Giving ‘Tough Love’ and Watching Confidence Grow: Life as a Youth Career Coach


Last year, Juma launched YouthConnect in Seattle–a support program that provides work, financial capability training and career development coaching to young people who are disconnected from school and the workforce. It starts with a job in our social enterprise at Safeco Field, through which youth gain experience, learn soft skills and begin to build a resume. Through corporate partnerships, youth are supported to transition towards quality jobs with potential for career mobility towards a family sustaining wage.

We caught up with Alyssa Wilson, our youth Career Coach in Seattle, to learn more about her role, its challenges, and rewards. Here are the highlights!

JUMA: So what is a Career Coach?

Alyssa: As a Career Coach, I wear many hats! Given the title, my primary focus is on supporting a caseload of Opportunity Youth (youth ages 16-24 who are disconnected from work and school) on a daily basis, helping them alleviate barriers in their lives while assisting them to form a big picture understanding of where they want to go. I also create and present training materials for youth, build partnerships, and form meaningful relationships with a variety of businesses for youth to transition into after the YouthConnect program.

JUMA: What are some of the challenges that our youth face?

Alyssa: Our youth face external challenges, such as homelessness, lack of access to transportation and childcare, and unstable housing situations. We work hard to alleviate these barriers by partnering with organizations around Seattle to get them support. But beyond that, one of the biggest challenges is encouraging a shift in a youth’s mindset, helping them look at their perception of customer service, walking alongside them to establish soft skills, and encouraging them to understand what motivates them.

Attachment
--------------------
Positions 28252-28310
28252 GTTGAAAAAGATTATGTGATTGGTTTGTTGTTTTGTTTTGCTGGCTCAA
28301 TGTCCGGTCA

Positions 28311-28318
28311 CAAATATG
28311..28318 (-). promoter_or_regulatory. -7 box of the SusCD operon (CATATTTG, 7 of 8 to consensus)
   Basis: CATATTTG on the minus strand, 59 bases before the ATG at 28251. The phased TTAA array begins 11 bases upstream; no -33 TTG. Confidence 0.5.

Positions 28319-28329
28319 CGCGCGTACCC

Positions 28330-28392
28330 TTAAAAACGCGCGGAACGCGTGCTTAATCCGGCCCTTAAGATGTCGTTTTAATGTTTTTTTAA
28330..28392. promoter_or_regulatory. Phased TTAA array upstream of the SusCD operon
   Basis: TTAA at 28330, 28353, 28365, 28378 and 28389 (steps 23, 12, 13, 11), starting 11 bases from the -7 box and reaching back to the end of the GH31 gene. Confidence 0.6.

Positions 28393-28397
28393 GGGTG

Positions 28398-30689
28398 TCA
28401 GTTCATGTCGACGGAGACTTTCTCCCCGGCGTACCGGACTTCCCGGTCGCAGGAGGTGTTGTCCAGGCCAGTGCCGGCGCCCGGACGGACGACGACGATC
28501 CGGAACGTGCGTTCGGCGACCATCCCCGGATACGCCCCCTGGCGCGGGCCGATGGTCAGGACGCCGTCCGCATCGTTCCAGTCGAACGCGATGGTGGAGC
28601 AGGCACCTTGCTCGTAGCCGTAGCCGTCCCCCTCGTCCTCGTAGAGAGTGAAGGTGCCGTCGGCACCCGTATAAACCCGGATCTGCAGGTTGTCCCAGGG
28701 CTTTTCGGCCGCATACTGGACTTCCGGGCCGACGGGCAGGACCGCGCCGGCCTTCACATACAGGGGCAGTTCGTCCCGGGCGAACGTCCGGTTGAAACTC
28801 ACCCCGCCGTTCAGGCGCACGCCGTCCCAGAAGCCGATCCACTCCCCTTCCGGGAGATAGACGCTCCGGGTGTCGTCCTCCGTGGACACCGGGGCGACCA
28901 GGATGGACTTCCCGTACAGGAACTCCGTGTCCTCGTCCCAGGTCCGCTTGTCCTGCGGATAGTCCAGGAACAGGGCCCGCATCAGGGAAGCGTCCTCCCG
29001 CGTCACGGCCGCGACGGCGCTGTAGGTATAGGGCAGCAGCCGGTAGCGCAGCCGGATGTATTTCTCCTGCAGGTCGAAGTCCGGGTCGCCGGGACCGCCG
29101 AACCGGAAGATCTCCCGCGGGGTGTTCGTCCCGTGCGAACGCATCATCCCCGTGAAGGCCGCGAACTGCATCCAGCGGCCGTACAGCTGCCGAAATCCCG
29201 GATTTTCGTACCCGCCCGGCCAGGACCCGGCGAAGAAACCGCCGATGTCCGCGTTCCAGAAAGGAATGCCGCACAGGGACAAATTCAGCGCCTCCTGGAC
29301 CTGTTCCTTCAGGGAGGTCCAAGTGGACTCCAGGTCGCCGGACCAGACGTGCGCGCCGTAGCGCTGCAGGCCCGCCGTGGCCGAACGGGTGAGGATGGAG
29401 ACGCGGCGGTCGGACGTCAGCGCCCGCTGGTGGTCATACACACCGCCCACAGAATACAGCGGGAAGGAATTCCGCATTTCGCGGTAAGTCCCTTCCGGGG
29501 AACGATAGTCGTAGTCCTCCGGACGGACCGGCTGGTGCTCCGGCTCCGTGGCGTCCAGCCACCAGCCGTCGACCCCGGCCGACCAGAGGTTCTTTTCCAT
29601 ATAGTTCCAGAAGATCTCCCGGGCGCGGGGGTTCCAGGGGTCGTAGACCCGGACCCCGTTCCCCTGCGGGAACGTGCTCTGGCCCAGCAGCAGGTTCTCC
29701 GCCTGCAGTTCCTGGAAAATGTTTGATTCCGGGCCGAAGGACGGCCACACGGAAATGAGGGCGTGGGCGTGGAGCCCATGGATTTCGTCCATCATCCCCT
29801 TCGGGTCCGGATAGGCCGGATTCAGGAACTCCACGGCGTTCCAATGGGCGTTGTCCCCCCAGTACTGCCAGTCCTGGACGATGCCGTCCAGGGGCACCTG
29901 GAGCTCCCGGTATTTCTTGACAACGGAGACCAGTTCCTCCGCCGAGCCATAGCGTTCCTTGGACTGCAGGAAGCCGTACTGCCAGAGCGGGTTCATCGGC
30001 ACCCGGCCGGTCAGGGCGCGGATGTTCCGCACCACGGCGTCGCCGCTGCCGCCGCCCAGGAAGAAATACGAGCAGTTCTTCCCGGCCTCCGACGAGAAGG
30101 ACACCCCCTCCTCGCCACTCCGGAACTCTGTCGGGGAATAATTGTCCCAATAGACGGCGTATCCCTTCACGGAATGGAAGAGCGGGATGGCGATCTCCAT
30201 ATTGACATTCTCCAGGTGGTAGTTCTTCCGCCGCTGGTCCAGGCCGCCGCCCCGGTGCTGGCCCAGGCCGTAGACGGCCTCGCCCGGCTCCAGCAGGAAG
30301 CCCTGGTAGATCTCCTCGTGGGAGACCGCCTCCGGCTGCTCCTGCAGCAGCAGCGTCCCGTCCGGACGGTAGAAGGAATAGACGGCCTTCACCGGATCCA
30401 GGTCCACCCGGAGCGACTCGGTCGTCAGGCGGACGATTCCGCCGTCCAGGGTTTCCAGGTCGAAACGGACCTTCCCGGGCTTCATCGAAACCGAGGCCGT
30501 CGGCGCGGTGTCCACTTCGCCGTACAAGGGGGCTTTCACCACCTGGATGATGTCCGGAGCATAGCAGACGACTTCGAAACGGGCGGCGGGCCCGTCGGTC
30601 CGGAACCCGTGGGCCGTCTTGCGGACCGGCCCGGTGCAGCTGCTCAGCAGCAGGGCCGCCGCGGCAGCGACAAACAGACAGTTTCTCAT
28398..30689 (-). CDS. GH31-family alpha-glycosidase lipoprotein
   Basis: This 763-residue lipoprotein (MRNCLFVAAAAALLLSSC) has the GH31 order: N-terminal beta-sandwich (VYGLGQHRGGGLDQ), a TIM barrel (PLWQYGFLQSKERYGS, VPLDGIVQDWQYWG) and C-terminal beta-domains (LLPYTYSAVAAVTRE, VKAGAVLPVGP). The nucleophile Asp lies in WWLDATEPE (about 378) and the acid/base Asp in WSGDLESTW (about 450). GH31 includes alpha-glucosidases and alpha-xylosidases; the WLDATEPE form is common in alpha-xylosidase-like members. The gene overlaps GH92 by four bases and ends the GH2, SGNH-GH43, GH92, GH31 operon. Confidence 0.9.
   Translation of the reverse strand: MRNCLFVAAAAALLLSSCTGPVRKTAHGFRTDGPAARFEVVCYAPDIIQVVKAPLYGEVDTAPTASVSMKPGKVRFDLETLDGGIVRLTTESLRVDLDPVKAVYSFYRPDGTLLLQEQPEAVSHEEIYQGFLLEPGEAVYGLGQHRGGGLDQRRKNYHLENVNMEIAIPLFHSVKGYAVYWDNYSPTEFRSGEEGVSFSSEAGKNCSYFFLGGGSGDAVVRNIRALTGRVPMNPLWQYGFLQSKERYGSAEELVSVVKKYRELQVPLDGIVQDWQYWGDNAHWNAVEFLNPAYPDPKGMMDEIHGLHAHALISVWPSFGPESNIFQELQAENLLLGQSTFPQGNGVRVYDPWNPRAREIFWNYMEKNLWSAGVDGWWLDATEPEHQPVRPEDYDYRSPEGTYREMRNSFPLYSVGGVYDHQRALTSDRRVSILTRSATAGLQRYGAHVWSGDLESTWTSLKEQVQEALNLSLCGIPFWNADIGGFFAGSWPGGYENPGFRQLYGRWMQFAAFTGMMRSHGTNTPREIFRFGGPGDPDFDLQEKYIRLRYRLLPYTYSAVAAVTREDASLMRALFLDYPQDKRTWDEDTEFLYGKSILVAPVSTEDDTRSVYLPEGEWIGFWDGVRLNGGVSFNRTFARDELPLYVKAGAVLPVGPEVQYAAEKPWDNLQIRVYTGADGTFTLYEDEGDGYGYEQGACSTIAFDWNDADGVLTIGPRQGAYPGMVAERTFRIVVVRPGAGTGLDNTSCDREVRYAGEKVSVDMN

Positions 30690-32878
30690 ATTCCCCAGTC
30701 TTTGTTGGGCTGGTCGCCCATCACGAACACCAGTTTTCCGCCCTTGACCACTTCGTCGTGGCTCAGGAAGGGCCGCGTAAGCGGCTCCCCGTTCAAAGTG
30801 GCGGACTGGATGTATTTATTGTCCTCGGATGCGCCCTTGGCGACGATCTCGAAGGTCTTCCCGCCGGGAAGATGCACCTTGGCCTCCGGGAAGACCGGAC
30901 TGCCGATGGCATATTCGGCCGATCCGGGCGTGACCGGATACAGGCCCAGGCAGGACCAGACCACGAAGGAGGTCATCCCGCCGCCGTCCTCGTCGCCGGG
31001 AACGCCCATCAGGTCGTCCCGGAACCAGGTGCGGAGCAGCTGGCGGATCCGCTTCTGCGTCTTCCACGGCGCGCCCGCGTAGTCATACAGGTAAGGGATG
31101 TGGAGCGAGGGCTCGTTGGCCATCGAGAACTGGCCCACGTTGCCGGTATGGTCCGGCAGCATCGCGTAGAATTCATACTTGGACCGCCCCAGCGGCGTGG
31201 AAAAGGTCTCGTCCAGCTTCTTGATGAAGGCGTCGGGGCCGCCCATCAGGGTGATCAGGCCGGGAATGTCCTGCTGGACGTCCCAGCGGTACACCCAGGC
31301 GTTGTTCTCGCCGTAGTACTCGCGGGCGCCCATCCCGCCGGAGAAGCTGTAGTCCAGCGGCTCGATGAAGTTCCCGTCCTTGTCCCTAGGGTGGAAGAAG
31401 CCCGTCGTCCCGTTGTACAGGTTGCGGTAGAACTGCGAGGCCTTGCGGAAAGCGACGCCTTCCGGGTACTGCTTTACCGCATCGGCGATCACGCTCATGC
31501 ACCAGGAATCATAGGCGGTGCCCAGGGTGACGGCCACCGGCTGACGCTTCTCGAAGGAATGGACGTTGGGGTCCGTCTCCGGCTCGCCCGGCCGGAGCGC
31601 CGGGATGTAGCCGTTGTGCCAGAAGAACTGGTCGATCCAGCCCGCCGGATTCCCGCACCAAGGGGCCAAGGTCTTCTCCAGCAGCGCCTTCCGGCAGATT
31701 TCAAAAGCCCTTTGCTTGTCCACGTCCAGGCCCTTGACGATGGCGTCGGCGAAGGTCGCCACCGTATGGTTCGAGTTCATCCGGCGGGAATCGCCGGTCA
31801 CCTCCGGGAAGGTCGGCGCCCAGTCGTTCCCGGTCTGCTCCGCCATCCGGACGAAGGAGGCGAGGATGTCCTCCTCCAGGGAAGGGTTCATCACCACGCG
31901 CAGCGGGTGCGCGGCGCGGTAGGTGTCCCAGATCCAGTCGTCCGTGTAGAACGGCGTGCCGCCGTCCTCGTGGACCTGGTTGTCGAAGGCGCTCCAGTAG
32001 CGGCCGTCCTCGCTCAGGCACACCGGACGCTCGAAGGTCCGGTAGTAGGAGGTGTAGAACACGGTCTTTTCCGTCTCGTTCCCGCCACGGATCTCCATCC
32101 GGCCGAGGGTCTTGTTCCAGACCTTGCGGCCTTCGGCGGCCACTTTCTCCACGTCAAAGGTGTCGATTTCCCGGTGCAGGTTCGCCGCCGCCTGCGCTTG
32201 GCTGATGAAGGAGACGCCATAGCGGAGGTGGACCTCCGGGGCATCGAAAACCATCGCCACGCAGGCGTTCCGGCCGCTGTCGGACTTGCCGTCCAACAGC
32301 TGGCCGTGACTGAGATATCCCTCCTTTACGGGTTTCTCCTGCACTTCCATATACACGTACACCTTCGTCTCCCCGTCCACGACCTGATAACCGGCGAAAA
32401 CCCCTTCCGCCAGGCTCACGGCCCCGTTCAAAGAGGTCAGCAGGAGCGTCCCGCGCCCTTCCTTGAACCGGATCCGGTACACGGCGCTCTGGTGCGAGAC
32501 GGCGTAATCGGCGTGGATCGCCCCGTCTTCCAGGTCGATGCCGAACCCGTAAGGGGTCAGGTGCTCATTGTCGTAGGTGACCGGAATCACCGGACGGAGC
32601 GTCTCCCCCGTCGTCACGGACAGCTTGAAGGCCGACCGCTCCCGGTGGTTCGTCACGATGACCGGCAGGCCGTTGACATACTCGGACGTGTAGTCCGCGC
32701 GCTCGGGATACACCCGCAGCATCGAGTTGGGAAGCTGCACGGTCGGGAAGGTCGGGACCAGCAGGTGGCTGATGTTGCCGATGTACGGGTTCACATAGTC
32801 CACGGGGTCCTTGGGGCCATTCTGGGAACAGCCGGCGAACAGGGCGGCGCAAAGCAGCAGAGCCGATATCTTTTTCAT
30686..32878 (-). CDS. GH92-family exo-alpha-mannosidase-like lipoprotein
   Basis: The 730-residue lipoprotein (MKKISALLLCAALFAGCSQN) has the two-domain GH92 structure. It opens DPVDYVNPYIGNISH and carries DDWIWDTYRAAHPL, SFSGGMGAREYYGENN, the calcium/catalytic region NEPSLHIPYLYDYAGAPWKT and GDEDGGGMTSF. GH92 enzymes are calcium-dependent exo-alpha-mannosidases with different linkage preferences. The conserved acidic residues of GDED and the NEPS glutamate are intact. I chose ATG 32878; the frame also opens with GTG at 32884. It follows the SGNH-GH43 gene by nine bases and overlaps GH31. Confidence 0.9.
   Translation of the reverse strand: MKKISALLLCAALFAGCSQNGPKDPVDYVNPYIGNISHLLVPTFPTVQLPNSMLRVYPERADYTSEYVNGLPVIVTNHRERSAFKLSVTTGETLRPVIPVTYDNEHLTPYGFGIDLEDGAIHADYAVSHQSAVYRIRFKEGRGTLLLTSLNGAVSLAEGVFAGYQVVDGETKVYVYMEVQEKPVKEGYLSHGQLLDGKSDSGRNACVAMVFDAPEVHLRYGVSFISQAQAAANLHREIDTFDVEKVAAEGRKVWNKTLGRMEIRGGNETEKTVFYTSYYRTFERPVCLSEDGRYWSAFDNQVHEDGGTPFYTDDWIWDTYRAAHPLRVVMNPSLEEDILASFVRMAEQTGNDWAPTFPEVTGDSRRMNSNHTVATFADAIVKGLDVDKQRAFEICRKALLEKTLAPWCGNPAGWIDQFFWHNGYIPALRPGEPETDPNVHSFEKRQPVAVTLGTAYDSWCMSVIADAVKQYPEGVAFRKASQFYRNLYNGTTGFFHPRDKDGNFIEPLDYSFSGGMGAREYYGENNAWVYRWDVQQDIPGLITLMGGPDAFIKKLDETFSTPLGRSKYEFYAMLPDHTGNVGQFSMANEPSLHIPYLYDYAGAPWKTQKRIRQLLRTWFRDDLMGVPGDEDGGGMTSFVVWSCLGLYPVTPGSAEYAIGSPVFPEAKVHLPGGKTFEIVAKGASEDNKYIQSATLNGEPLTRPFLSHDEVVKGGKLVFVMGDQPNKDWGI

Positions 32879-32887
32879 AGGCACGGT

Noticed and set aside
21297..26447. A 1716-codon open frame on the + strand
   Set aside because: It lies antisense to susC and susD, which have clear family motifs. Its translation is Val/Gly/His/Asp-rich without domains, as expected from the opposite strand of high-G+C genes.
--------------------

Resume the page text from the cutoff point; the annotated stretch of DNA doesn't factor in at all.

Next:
JUMA: What is a challenge of your work?

Alyssa: A challenge is when I have to deliver “tough love”, especially when I know a youth has a lot of potential yet is held back by barriers they have had in their life. As a Career Coach, it’s important to know when to support them closely and when to encourage a youth to move into new employment opportunities, even if it’s uncomfortable at times to network and learn from other professionals. The ability to express both care and concern is a difficult balance, but often is a sign that we are invested in the lives of these youth and are there to support them in their journey to success.

JUMA: What’s exciting about your work?

Alyssa: The most exciting part is being able to directly impact youth, many of whom have been disconnected for a while now. The YouthConnect program gives me the opportunity to impact youth that, despite being disengaged, are still searching for a way to get back on their feet.

It’s exciting to follow up with youth after their time in Juma, and hearing about their new job or enrollment back in school. Having the chance to see youth develop through the program, and seeing their transition beyond Juma is very cool. While there are still challenges our youth face and many learning experiences that are yet to come, you can see a confidence that they build when they are motivated and have not just a plan of where they want to go, but the knowledge of how they can work to get there.

JUMA: What was your first job? What did you learn from it?

Alyssa: I worked at the front desk of a gym. Besides learning how to fold towels, I learned invaluable soft skills. Having to be accountable to a job taught me many lessons in reliability and providing high-quality customer service–skills which I still use today!